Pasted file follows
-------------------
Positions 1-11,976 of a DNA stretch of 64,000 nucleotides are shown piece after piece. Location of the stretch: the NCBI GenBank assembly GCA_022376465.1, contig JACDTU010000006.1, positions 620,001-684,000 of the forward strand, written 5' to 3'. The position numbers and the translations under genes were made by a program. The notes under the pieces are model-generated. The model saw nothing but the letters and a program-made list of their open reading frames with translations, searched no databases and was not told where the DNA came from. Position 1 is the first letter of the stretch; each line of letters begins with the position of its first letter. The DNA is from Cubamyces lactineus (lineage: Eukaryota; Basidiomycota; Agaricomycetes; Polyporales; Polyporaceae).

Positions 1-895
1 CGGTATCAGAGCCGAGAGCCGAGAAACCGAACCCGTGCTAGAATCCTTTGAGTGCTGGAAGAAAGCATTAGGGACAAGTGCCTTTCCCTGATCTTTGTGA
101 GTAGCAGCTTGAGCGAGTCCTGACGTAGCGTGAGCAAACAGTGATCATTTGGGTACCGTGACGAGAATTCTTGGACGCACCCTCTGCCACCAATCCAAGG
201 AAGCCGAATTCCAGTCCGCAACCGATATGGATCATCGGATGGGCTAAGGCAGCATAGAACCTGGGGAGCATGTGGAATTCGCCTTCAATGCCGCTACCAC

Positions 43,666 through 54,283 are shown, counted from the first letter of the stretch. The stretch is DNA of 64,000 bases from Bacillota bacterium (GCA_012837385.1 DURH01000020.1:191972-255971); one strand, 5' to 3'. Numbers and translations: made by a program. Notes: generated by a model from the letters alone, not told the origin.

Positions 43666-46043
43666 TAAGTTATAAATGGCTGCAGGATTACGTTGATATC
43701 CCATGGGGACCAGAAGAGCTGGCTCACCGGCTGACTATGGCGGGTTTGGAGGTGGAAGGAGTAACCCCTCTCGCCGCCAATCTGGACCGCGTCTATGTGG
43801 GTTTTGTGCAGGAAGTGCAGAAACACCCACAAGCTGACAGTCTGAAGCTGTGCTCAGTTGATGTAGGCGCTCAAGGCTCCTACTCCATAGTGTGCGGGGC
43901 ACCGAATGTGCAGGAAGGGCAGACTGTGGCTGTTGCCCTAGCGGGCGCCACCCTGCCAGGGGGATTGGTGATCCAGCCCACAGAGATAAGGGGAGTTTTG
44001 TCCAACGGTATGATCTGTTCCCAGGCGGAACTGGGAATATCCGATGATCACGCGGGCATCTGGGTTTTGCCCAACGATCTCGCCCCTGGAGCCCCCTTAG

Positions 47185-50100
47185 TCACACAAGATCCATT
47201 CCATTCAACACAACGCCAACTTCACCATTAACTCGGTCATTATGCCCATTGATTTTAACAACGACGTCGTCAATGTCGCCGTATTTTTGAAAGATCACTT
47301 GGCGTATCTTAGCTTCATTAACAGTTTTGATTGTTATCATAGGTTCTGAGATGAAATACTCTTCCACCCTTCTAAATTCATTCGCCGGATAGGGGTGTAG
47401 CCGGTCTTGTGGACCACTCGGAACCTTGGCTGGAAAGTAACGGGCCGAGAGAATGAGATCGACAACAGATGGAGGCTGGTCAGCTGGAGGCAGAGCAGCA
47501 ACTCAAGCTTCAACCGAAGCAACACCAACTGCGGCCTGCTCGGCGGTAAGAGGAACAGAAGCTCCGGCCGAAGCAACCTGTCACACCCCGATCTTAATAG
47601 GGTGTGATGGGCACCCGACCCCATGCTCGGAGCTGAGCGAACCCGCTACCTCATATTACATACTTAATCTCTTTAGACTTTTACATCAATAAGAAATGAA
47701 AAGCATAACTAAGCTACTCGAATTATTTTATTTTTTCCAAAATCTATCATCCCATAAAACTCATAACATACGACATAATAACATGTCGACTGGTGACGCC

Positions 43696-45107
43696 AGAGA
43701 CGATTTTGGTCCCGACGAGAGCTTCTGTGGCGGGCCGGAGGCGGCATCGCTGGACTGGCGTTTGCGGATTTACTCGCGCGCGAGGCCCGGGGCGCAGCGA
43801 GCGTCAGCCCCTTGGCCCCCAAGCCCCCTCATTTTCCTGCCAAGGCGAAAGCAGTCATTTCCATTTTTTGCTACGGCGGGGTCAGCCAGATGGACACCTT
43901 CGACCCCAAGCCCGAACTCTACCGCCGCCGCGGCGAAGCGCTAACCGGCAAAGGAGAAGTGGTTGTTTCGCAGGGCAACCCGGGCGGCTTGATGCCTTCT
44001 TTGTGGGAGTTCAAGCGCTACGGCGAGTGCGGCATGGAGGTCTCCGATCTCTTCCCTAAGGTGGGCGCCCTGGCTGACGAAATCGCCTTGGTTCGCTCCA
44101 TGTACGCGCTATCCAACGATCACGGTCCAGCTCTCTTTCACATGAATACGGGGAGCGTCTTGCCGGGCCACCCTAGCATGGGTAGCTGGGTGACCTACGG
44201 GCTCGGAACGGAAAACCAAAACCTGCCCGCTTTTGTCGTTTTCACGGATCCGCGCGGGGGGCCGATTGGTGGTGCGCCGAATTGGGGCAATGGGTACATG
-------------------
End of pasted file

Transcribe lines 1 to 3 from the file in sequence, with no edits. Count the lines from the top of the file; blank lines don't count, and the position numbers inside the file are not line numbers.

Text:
Positions 1-11,976 of a DNA stretch of 64,000 nucleotides are shown piece after piece. Location of the stretch: the NCBI GenBank assembly GCA_022376465.1, contig JACDTU010000006.1, positions 620,001-684,000 of the forward strand, written 5' to 3'. The position numbers and the translations under genes were made by a program. The notes under the pieces are model-generated. The model saw nothing but the letters and a program-made list of their open reading frames with translations, searched no databases and was not told where the DNA came from. Position 1 is the first letter of the stretch; each line of letters begins with the position of its first letter. The DNA is from Cubamyces lactineus (lineage: Eukaryota; Basidiomycota; Agaricomycetes; Polyporales; Polyporaceae).

Positions 1-895
1 CGGTATCAGAGCCGAGAGCCGAGAAACCGAACCCGTGCTAGAATCCTTTGAGTGCTGGAAGAAAGCATTAGGGACAAGTGCCTTTCCCTGATCTTTGTGA